Trade policy with increasing returns and imperfect competition : Contradictory results from competing assumptions
AbstractA number of recent papers reach different conclusions concerning the effects of trade and industrial policy on imperfectly competitive industries; the implications for policy are therefore sensitive to assumptions concerning both firm behaviour and market structure. This paper sets out a single model within which policy can be examined under a variety of assumptions concerning market structures. The results obtained from this model can be compared to results already obtained in the literature, and the model allows further analysis of some interesting cases. We consider the four types of market structure generated by oligopoly versus free entry, and segmented markets versus integrated markets. By employing simple functional forms we are able to make direct comparisons between these cases. We conclude that the effects of trade and industrial policies are greater when markets are segmented than when they are integrated, and that, if transport costs are small, policy is more potent when the number of firms is fixed than when there is free entry.
Download InfoIf you experience problems downloading a file, check if you have the proper application to view it first. In case of further problems read the IDEAS help page. Note that these files are not on the IDEAS site. Please be patient as the files may be large.
As the access to this document is restricted, you may want to look for a different version under "Related research" (further below) or search for a different version of it.
Bibliographic InfoArticle provided by Elsevier in its journal Journal of International Economics.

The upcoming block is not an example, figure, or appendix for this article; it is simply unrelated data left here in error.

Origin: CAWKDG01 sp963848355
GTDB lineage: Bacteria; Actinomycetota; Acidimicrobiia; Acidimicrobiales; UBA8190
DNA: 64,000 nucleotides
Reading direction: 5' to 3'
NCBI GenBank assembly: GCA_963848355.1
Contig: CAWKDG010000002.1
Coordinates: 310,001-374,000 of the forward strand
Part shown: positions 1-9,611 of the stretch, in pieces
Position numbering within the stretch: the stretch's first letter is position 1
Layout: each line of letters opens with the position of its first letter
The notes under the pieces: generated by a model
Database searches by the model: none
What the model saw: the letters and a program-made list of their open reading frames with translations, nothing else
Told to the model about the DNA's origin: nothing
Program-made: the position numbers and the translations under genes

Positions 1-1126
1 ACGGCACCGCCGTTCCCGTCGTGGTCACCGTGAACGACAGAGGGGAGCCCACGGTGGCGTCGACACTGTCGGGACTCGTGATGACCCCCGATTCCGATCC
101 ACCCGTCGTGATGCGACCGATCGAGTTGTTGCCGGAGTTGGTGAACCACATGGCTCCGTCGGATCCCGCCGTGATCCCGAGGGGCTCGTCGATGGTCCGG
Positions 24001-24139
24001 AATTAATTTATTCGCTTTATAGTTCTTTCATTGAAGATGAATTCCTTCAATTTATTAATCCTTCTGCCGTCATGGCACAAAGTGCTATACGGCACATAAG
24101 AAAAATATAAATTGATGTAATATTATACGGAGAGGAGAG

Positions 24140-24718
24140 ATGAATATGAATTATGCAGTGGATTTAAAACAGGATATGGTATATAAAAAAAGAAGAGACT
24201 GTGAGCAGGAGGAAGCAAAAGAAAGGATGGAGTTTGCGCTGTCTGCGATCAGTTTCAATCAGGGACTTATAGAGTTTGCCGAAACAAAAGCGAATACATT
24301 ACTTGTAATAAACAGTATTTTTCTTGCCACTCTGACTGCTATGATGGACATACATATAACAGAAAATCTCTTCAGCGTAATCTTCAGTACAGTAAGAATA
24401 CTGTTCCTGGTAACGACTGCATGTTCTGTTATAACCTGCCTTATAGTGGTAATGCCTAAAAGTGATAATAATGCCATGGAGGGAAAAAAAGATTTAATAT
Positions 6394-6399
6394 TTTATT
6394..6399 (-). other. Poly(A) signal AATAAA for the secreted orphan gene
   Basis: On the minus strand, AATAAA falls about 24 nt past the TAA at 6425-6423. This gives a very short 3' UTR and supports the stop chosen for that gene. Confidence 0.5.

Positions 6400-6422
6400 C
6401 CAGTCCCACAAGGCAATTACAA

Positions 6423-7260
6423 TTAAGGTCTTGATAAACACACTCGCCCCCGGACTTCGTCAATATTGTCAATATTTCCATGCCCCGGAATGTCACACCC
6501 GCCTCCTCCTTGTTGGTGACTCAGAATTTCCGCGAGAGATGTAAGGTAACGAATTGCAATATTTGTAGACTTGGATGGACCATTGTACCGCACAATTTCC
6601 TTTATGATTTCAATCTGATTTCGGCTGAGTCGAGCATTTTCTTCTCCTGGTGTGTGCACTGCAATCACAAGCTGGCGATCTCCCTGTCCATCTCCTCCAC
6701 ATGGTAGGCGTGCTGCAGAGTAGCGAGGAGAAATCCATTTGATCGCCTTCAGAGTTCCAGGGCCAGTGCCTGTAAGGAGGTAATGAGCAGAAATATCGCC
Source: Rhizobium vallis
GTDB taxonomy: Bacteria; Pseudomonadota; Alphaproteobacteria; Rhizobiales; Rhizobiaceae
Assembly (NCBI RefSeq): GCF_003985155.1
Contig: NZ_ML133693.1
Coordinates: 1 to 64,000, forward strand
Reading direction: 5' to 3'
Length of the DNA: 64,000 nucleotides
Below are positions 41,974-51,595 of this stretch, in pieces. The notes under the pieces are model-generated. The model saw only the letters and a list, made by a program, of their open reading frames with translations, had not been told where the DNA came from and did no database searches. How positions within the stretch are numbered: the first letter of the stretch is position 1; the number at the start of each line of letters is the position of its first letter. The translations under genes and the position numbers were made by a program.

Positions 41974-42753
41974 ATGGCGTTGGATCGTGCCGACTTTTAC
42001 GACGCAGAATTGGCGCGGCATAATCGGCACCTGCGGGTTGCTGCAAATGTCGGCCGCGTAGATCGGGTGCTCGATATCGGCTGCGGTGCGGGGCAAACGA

Volume (Year): 24 (1988)
Issue (Month): 3-4 (May)
Contact details of provider:
Web page: http://www.elsevier.com/locate/inca/505552
Other versions of this item:
- Markusen, James R. & Venables, Anthony J., 1986. "Trade Policy with Increasing Returns and Imperfect Competition: Contradictory Results from Competing Assumptions," CEPR Discussion Papers 120, C.E.P.R. Discussion Papers.
You can help add them by filling out this form.
CitEc Project, subscribe to its RSS feed for this item.
This item has more than 25 citations. To prevent cluttering this page, these citations are listed on a separate page. reading list or among the top items on IDEAS.Access and download statisticsgeneral information about how to correct material in RePEc.
For technical questions regarding this item, or to correct its authors, title, abstract, bibliographic or download information, contact: (Wendy Shamier).
If you have authored this item and are not yet registered with RePEc, we encourage you to do it here. This allows to link your profile to this item. It also allows you to accept potential citations to this item that we are uncertain about.
If references are entirely missing, you can add them using this form.
If the full references list an item that is present in RePEc, but the system did not link to it, you can help with this form.
If you know of missing items citing this one, you can help us creating those links by adding the relevant references in the same way as above, for each refering item. If you are a registered author of this item, you may also want to check the "citations" tab in your profile, as there may be some citations waiting for confirmation.
Please note that corrections may take a couple of weeks to filter through the various RePEc services.